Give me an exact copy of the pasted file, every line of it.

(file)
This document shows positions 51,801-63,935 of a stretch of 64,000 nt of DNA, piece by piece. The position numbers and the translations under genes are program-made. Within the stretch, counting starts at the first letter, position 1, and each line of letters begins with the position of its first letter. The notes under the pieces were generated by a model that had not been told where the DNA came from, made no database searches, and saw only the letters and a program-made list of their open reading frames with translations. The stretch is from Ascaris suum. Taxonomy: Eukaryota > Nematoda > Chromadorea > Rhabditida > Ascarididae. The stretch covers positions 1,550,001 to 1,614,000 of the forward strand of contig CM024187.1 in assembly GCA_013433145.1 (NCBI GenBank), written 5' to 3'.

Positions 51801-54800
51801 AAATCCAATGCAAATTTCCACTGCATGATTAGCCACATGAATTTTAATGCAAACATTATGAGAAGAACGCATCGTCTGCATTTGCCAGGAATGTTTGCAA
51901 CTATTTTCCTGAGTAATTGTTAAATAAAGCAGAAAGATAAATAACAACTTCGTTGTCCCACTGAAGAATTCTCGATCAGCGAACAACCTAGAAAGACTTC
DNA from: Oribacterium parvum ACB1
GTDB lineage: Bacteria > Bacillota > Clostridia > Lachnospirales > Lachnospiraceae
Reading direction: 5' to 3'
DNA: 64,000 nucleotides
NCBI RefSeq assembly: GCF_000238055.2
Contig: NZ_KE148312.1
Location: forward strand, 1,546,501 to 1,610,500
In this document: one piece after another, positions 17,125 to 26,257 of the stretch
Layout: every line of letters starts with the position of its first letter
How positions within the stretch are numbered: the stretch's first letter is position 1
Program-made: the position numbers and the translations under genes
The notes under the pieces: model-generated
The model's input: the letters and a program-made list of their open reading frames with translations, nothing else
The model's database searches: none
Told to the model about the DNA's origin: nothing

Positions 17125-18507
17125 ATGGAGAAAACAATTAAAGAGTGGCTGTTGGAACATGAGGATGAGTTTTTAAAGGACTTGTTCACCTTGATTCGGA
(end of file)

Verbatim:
This document shows positions 51,801-63,935 of a stretch of 64,000 nt of DNA, piece by piece. The position numbers and the translations under genes are program-made. Within the stretch, counting starts at the first letter, position 1, and each line of letters begins with the position of its first letter. The notes under the pieces were generated by a model that had not been told where the DNA came from, made no database searches, and saw only the letters and a program-made list of their open reading frames with translations. The stretch is from Ascaris suum. Taxonomy: Eukaryota > Nematoda > Chromadorea > Rhabditida > Ascarididae. The stretch covers positions 1,550,001 to 1,614,000 of the forward strand of contig CM024187.1 in assembly GCA_013433145.1 (NCBI GenBank), written 5' to 3'.

Positions 51801-54800
51801 AAATCCAATGCAAATTTCCACTGCATGATTAGCCACATGAATTTTAATGCAAACATTATGAGAAGAACGCATCGTCTGCATTTGCCAGGAATGTTTGCAA
51901 CTATTTTCCTGAGTAATTGTTAAATAAAGCAGAAAGATAAATAACAACTTCGTTGTCCCACTGAAGAATTCTCGATCAGCGAACAACCTAGAAAGACTTC
DNA from: Oribacterium parvum ACB1
GTDB lineage: Bacteria > Bacillota > Clostridia > Lachnospirales > Lachnospiraceae
Reading direction: 5' to 3'
DNA: 64,000 nucleotides
NCBI RefSeq assembly: GCF_000238055.2
Contig: NZ_KE148312.1
Location: forward strand, 1,546,501 to 1,610,500
In this document: one piece after another, positions 17,125 to 26,257 of the stretch
Layout: every line of letters starts with the position of its first letter
How positions within the stretch are numbered: the stretch's first letter is position 1
Program-made: the position numbers and the translations under genes
The notes under the pieces: model-generated
The model's input: the letters and a program-made list of their open reading frames with translations, nothing else
The model's database searches: none
Told to the model about the DNA's origin: nothing

Positions 17125-18507
17125 ATGGAGAAAACAATTAAAGAGTGGCTGTTGGAACATGAGGATGAGTTTTTAAAGGACTTGTTCACCTTGATTCGGA